Being an AFL fan can be tough if you're a woman. But is that reason enough to deny your daughters the game they love?
By
Erin Riley

Source:
Zela
12 Apr 2016 - 8:58 AM  UPDATED 12 Apr 2016 - 9:02 AM

Yesterday, Kasey Edwards posted an article on Daily Life about why she doesn’t want her daughter to be a football fan.

She describes some of the many ways women are discriminated against in football, on and off the field, and concludes it is beyond her daughter to make positive change in football and that the best way for women to enact change in the AFL is to withdraw their support.

I can understand her point of view.

Being a female Australian Rules enthusiast can be a tough road. If female footy players are paid at all, it’s vastly less than men. There are limited opportunities for women to ascend the ranks of sports administrators. Women are often made to feel as outsiders in the game. I can see why you’d want to spare your child that pain. The flight impulse is real.

But leaving football to the men, acquiescing and saying “we might love it, but we won’t fight for it” is ultimately defeatist. It does nothing to challenge the world in which we live. It denies women the very real benefits of enjoying football, and serves to perpetuate the myth that footy can only ever be a man’s game.

There is another option: to choose to fight. This is the choice I’ve made and it’s the one I’d encourage my daughter to make, if I had one who wanted to watch football. I fight, we fight, because it is worth fighting for.

For starters, letting men alone reap the rewards of involvement in football only serves to hurt women.

Whether you like it or not, sport has power and social currency. There’s a reason strangers at the pub open a conversation with “who do you barrack for?”: football is understood to be a common of interest. Being able to participate in those conversations has social benefit. Whether it’s commiserating with a colleague after their team lost, joining the tipping competition at work, or attending a match with friends, sport helps to shape our social interactions. By avoiding football, you inadvertently lose many of these benefits. If women boycotted football, those social benefits would accrue entirely to men.

There are also less utilitarian reasons to choose to fight. One is the remarkable camaraderie between you and your fellow fighters. Yes, facilities of the women’s team you play for might be rubbish and yes, if you write about sport, you’ll probably get abuse on the internet. But you’re in those facilities with teammates who are too. You laugh about the cold showers and muddy ground over a hot cup of tea or a cold beer after the game.  Together you can petition your local politicians for better facilities.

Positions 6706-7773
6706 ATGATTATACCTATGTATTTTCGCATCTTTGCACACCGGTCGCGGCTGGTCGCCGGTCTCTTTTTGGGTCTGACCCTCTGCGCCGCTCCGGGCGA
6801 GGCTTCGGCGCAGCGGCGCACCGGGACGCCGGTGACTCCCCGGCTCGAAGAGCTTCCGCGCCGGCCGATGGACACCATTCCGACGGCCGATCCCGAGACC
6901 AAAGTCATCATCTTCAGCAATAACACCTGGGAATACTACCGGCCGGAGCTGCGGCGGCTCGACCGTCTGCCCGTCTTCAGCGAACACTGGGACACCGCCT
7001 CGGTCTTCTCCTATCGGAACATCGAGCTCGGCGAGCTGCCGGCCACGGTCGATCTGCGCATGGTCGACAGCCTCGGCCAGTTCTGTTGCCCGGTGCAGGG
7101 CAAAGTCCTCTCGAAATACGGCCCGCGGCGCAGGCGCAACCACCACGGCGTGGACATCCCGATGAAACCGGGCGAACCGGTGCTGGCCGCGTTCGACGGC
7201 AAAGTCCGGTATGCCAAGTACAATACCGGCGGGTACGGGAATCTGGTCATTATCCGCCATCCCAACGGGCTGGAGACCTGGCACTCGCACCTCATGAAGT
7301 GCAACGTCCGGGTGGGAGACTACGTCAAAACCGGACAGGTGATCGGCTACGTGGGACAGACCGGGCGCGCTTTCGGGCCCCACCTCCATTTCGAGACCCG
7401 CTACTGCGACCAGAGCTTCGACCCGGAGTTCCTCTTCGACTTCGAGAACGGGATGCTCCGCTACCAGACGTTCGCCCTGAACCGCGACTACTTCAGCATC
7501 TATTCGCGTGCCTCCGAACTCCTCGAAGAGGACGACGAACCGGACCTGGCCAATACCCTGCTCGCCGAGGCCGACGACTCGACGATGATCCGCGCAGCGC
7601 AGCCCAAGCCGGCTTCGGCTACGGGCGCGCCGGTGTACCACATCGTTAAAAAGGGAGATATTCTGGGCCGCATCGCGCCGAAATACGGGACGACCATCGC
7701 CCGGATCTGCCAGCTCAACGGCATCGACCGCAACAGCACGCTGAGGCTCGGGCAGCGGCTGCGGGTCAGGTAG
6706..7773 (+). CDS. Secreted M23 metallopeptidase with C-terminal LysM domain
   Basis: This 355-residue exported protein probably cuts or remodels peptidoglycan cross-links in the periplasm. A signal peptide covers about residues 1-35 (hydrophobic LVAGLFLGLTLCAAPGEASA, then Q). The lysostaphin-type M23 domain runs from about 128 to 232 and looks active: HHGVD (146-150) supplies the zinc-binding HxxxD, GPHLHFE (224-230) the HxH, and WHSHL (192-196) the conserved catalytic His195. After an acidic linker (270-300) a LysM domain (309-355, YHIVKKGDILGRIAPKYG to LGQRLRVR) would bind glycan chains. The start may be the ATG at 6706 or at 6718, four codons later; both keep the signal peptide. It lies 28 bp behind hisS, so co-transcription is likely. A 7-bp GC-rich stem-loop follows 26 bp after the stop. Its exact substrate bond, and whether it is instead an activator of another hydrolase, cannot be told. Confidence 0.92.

And for every nasty person who calls you names on the internet, there’s five who stand beside you and say “I hear you.”

Just this week, I woke to a beautiful message from a woman who wanted to thank me for my work talking about sport and gender. It made me cry the best kind of tears. There is community and friendship and support as we battle. The fight can be hard but it is rarely lonely.

There is also the amazing sense of community you can have with fellow football fans. I have made so many wonderful friends through football. I have shared so many magical evenings with men and women both, watching a game or discussing who we think will make finals, or laughing over some ridiculous moment. These friendships may have been formed around the Oval or the TV, but they have gone well beyond that. These are people I consider some of my closest friends. If it weren’t for football, I would not know them.

Then there is the beauty of the game itself: the free-flowing ball, the high marks, the fierce bumps. It is at times aerobatic and graceful, at others a rough, hard slog. It doesn’t speak to everyone, but it spoke to me. I could not ignore that voice because others told me I wasn’t welcome.

The draw of the game is too strong.

Despite it all, despite every one of the very real negatives that Edwards mentions in her piece, most of which I have experienced personally, I believe Australian Rules football has been a net positive in my life. My life is better with football than it would be without it. So I will keep fighting to make it better.  I will keep fighting for my place there. I will fight because it matters. It matters because women should not be denied something they love simply because of their gender. I will fight because I will not accept men telling me “no, this isn’t for you”.

And I hope, by the time Ms Edwards’ daughter reaches my age, she won’t have any need to fight, and can just sit back and enjoy the game.